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Commonwealth v. Madeira

September 14, 2009

COMMONWEALTH OF PENNSYLVANIA, APPELLANT
v.
JEFFREY A. MADEIRA, APPELLEE



Appeal from the Judgment of Sentence Entered August 26, 2008, Court of Common Pleas, Berks County, Criminal Division, at No. CP-06-CR-0000629-2008.

The opinion of the court was delivered by: Shogan, J.

BEFORE: STEVENS, SHOGAN, JJ. and McEWEN, P.J.E.

OPINION

¶ 1 The Commonwealth appeals from the judgment of sentence imposed upon Appellee, Jeffrey A. Madeira, following his conviction of failure to comply with registration of sexual offenders requirements. After careful review, we vacate the judgment of sentence and remand for resentencing.

¶ 2 The trial court set forth the procedural history of this matter as follows:

On August 26, 2008, [Appellee] entered a guilty plea to failure to comply with registration of sexual offenders requirements*fn1 and was subsequently sentenced to serve a term of not less tha[n] twelve months nor more than three years of incarceration. On August 29, 2008, the Commonwealth filed a motion to modify sentence, which was denied by this court following argument on September 12, 2008. On or about October 1, 2008, the Commonwealth filed an appeal. On October 2, 2008, this court directed the Commonwealth to file a Concise Statement of Errors Complained of on Appeal pursuant to Pennsylvania Rule of Appellate Procedure 1925(b). The Commonwealth complied with this Court's Order on October 20, 2008.

Trial Court Opinion, 11/26/08, at 1.

¶ 3 The Commonwealth presents the following issue for our review:

Whether the trial court erred in imposing an illegal sentence following the Commonwealth's properly filed notice of intent to invoke the mandatory sentencing provision for failing to comply with registration of sexual offenders where the trial court sentenced [Appellee] to twelve months to three years instead of the mandatory minimum three years of incarceration?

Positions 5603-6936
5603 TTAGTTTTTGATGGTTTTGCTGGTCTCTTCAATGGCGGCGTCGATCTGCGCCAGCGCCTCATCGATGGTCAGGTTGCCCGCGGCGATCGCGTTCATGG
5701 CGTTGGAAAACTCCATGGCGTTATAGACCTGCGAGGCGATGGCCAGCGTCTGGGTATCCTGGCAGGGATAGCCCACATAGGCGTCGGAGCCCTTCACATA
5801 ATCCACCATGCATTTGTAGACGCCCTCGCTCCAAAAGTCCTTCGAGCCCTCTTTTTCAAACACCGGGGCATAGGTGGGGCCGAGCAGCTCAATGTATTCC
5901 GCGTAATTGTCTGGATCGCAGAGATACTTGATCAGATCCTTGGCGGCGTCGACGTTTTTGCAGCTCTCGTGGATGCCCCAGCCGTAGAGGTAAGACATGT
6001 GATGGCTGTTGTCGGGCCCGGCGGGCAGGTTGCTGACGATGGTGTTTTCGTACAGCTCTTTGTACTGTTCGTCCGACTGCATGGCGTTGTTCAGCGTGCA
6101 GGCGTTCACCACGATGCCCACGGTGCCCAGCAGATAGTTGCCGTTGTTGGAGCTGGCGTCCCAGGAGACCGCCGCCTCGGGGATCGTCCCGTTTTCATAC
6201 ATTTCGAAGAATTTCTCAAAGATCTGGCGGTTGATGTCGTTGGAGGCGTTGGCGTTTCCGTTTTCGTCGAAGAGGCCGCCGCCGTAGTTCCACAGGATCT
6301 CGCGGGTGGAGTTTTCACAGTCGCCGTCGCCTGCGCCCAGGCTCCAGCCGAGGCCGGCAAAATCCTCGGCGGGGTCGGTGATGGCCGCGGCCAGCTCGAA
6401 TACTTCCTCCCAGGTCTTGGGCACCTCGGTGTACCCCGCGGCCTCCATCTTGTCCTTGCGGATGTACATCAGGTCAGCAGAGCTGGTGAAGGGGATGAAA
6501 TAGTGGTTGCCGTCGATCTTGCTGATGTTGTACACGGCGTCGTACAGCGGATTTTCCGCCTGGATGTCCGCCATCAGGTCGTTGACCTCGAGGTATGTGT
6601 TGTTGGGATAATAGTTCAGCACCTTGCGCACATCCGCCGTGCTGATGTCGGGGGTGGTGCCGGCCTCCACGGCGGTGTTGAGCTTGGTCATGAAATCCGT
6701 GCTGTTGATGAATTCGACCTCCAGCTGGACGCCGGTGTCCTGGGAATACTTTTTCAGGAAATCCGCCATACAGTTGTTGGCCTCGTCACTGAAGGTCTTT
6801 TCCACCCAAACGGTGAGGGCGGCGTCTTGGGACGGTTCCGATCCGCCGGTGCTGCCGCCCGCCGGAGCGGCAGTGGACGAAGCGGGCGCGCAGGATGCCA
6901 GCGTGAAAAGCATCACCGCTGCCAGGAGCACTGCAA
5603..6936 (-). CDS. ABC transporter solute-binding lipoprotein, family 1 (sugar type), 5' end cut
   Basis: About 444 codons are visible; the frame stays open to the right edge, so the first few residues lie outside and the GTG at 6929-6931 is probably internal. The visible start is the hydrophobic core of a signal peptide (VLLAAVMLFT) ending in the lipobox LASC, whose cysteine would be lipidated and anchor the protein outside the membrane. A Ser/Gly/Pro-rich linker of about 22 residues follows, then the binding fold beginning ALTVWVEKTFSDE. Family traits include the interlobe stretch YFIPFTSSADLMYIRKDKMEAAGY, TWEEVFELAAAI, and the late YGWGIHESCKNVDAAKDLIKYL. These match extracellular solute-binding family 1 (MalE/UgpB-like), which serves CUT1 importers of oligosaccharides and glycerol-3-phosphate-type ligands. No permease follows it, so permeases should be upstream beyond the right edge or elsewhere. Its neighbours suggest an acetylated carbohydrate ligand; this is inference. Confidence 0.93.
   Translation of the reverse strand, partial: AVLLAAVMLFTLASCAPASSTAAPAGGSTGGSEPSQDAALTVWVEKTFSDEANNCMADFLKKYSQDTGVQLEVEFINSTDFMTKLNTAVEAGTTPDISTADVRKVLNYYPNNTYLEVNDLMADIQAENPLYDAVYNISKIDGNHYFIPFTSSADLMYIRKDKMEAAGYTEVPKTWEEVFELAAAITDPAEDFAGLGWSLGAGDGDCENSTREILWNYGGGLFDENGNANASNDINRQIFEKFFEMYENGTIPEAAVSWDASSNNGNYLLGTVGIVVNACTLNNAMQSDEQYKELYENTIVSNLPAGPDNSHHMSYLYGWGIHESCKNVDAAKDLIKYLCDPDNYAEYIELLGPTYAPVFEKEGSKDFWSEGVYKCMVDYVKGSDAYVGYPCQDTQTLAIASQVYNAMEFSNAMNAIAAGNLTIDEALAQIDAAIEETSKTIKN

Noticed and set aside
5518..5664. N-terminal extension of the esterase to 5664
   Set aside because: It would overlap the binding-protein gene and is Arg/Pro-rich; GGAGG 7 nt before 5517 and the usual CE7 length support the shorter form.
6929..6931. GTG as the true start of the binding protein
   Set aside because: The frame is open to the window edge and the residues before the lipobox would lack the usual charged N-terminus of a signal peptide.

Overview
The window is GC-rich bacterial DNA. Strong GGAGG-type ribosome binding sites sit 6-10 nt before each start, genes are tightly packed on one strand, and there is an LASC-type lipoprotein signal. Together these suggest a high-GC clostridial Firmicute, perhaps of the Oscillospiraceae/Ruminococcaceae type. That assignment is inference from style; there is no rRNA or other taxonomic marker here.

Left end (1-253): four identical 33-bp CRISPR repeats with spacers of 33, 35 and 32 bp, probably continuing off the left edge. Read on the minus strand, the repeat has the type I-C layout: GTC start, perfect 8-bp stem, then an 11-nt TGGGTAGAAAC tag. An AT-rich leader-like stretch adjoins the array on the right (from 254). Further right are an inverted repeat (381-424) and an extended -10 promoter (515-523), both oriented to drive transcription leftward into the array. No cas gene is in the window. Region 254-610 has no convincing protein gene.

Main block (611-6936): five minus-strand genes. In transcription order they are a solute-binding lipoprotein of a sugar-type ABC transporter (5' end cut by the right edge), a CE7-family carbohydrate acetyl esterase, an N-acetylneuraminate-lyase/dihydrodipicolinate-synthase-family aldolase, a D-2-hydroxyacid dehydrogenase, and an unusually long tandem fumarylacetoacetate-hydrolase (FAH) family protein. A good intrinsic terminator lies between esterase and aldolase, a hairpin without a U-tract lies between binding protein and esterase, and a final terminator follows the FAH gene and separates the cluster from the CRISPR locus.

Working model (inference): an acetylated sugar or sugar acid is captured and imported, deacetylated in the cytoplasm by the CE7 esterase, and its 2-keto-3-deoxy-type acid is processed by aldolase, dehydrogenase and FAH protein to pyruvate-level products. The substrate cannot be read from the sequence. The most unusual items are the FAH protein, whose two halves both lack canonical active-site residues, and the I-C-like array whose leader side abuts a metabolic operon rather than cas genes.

Commonwealth's Brief at 4.

¶ 4 The Commonwealth argues the trial court imposed an illegal sentence when it misinterpreted the relevant mandatory sentencing statute.

Specifically, the Commonwealth asserts that the term "not less than," employed by the mandatory sentencing statute, refers to the minimum sentence that the trial court can impose. The Commonwealth contends that the trial court should have imposed a mandatory minimum sentence of three years and not a maximum sentence of three years. We are constrained to agree.

¶ 5 As a general matter, the Commonwealth's issue challenges the legality of the sentence imposed because it questions whether the trial court sentenced Appellee outside of the statutory limits. See Commonwealth v. Pleger, 934 A.2d 715, 718 (Pa. Super. 2007) (stating that a sentence imposed by the trial court that is below the minimum required by statute is illegal). "[T]he determination as to whether the trial court imposed an illegal sentence is a question of law; our standard of review in cases dealing with questions of law is plenary." Commonwealth v. Williams, 868 A.2d 529, 532 (Pa. Super. 2005), appeal denied, 586 Pa. 726, 890 A.2d 1059 (2005).

¶ 6 This matter pertains to the interpretation of the mandatory sentencing provisions, relating to convictions for failure to comply with registration of sexual offenders, as set forth at 42 Pa.C.S.A. § 9718.3. In construing the enactments of the Legislature, appellate courts must refer to the provisions of the Statutory Construction Act. Commonwealth v. Campbell, 758 A.2d 1231, 1233 (Pa. Super. 2000) (quoting Key Savings & Loan Association v. Louis John, Inc., 549 A.2d 988, 990 ...


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